When Marc-Andre Fleury met the media the day after the Golden Knights’ inaugural season ended, the goaltender’s parting words for the summer were that he hoped to finish his career here.
He might get his wish.
Fleury’s three-year, $21 million contract extension with the Knights that was announced Friday locks him up through the 2021-2022 season, when the face of the franchise will be 37 years old.
“I just wish I had a better face, you know?” Fleury joked during a news conference at City National Arena.
“This team gave me a second opportunity to my career, and I’ll be always grateful for it. I love the bunch of guys we have in the locker room. I love the organization … and the whole thing together, it just felt right for me to try to finish my career here.”
— Vegas Golden Knights (@GoldenKnights) July 13, 2018
Fleury will make $8.5 million the first season, $6.5 million the second season and $6 million in the final year of the deal. The extension also includes a limited no-trade clause.
The $7 million salary cap hit starting in the 2019-2020 season makes Fleury the third-highest paid goaltender in the league behind Montreal’s Carey Price ($10.5 million) and Henrik Lundqvist of the New York Rangers ($8.5 million). Boston’s Tuukka Rask also has a $7 million cap hit.
Fleury, a three-time Stanley Cup champion, was in the final year of his contract and would have been an unrestricted free agent next summer.
“We thought the three-year extension was the appropriate extension in terms of time,” general manager George McPhee said in a conference call. “Rather than just play through another season and have those distractions, he was a guy we knew from Day One that we were going to want to extend. And so we made an effort to extend him right away at our first opportunity.”
Fleury, who turns 34 in November, is coming off the best season of his career after being selected by the Knights in the expansion draft from Pittsburgh.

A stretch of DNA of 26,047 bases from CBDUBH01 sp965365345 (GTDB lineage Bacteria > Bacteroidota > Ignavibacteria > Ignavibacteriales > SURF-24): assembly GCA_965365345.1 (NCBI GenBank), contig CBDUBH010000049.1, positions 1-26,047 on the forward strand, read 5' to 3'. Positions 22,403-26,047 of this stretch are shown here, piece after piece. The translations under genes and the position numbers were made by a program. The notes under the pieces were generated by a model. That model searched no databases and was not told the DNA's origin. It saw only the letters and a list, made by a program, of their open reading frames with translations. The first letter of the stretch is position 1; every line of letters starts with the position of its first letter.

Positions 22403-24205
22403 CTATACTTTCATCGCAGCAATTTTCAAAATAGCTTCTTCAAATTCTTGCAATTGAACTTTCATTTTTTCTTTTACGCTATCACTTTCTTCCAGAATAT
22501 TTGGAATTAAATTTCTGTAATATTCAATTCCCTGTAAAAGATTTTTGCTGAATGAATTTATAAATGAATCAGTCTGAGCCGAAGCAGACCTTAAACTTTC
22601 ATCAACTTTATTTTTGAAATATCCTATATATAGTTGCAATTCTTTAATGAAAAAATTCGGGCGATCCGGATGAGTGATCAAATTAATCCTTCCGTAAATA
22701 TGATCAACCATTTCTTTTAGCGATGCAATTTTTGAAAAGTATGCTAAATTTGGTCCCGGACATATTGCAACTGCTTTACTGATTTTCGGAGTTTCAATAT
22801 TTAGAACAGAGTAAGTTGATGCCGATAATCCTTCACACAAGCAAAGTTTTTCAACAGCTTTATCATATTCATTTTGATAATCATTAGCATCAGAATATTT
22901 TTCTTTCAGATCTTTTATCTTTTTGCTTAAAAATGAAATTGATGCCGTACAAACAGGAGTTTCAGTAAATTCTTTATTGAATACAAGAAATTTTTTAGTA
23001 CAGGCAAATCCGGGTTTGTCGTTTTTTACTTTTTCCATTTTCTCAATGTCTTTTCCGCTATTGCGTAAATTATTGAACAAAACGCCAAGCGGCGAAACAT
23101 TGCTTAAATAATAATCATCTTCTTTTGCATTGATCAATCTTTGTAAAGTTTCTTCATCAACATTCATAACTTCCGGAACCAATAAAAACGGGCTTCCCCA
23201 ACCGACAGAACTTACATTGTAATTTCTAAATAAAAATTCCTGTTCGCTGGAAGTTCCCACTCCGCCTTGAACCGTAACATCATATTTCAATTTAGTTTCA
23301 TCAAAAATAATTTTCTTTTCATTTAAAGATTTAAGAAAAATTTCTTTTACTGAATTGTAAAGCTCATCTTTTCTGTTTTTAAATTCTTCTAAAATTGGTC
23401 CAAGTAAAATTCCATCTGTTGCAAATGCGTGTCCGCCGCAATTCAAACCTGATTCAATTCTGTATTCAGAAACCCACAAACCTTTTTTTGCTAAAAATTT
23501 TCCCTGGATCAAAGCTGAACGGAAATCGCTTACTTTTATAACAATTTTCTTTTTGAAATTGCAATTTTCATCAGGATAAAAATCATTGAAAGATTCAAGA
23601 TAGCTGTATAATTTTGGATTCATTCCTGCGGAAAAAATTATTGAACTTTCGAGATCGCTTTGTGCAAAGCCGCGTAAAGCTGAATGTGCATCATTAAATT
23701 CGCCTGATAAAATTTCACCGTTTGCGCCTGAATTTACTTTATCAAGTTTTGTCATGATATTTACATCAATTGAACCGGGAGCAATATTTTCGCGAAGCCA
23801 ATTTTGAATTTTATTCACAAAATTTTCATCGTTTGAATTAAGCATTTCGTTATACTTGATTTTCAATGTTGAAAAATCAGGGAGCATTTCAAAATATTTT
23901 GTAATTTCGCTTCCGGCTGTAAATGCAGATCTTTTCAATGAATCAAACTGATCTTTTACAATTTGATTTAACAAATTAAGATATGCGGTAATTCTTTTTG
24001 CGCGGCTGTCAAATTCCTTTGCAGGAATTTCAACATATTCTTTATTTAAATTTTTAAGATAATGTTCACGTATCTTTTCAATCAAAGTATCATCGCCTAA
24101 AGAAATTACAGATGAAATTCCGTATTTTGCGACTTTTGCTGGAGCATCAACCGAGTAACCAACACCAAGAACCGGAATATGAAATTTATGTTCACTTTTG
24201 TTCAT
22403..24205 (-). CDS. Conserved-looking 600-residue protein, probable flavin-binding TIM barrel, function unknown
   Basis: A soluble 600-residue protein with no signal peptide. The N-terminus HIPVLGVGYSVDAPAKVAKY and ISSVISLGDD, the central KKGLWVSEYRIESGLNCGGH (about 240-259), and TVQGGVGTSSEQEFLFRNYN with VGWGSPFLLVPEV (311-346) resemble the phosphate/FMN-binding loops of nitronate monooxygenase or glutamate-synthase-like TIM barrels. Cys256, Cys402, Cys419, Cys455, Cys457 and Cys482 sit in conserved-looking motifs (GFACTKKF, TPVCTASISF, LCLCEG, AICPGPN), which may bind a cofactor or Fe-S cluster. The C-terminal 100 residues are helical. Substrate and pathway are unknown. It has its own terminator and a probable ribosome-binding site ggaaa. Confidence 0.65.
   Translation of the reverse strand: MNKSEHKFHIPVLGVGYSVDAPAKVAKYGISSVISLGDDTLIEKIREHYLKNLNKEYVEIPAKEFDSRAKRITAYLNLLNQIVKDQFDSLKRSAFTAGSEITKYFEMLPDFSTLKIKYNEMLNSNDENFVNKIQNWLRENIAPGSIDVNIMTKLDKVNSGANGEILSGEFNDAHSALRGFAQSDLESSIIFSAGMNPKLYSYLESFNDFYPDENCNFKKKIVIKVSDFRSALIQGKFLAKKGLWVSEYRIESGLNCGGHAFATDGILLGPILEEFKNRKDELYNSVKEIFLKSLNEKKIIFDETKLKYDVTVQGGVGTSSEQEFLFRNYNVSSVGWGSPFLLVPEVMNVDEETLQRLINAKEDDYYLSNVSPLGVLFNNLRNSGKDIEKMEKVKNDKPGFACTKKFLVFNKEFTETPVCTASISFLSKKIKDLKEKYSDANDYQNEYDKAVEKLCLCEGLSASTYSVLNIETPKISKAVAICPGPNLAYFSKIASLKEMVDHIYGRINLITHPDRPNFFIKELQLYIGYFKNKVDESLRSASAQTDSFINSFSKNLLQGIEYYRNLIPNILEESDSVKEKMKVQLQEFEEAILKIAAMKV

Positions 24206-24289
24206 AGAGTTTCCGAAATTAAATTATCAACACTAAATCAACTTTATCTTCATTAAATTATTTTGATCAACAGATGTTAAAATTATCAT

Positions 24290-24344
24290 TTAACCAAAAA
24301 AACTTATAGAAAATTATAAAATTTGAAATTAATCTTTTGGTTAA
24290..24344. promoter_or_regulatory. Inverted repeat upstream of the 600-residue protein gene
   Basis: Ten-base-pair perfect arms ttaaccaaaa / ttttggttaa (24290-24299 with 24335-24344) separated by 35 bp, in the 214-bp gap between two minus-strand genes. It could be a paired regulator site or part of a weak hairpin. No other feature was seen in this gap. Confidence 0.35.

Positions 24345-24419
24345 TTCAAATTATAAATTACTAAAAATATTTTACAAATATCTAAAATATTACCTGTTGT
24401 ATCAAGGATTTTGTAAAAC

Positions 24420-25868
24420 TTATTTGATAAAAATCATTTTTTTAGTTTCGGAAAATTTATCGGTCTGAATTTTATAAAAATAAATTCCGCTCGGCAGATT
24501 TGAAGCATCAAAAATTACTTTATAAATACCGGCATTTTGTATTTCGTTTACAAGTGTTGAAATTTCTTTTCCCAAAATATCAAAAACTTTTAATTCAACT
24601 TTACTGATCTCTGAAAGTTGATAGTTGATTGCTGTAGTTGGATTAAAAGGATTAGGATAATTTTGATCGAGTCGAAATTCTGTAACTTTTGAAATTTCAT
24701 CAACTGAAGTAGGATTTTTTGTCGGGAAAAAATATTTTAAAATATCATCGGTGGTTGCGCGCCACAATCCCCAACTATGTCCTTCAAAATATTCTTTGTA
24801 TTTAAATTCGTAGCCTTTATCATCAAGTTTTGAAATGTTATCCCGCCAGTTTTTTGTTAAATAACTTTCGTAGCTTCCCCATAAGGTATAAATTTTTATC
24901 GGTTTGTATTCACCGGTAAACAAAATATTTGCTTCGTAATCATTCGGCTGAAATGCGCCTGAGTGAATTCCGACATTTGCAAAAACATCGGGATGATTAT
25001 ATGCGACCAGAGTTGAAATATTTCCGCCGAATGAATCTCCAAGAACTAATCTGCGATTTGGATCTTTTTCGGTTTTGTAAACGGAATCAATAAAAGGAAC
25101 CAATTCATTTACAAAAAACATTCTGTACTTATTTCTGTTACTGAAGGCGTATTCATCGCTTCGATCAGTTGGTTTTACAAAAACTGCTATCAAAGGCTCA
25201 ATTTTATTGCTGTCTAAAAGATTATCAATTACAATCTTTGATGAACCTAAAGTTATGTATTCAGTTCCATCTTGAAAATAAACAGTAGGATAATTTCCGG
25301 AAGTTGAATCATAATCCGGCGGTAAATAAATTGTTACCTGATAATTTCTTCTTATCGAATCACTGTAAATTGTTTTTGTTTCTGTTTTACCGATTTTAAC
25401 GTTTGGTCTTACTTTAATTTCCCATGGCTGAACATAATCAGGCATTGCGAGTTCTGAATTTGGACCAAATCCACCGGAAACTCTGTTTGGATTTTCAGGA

Under the tutelage of Knights goaltending coach Dave Prior, Fleury posted a 29-13-4 record with a 2.24 goals-against average and .927 save percentage.
He led the Knights to the Pacific Division title and Stanley Cup Final in their inaugural season, and his .947 save percentage through the first three rounds of the playoffs ranked third in NHL history.
Nashville’s Pekka Rinne won the Vezina Trophy as the league’s top goaltender at age 35 last season, and the Knights believe Fleury also can be productive into his mid-30s.
“Marc-Andre is a very athletic, very quick, very agile goaltender, not one of the big, sort of lumbering, hit-me goaltenders,” McPhee said. “We could get four very good years from Marc.”
Fleury is a three-time All-Star and currently stands 11th in NHL history among goaltenders with 404 career victories. If Fleury averages 30 wins per season over the duration of his contract, he would move into third place on the all-time list behind two of his idols, Martin Brodeur (691 wins) and Patrick Roy (551 wins).
“I think it’s always something I wanted and I like to do so when the season starts you’re not thinking about the rumors, where you can be traded to,” Fleury said. “I’ve been through that already, and just to have that security to be here for a long time was big for me.”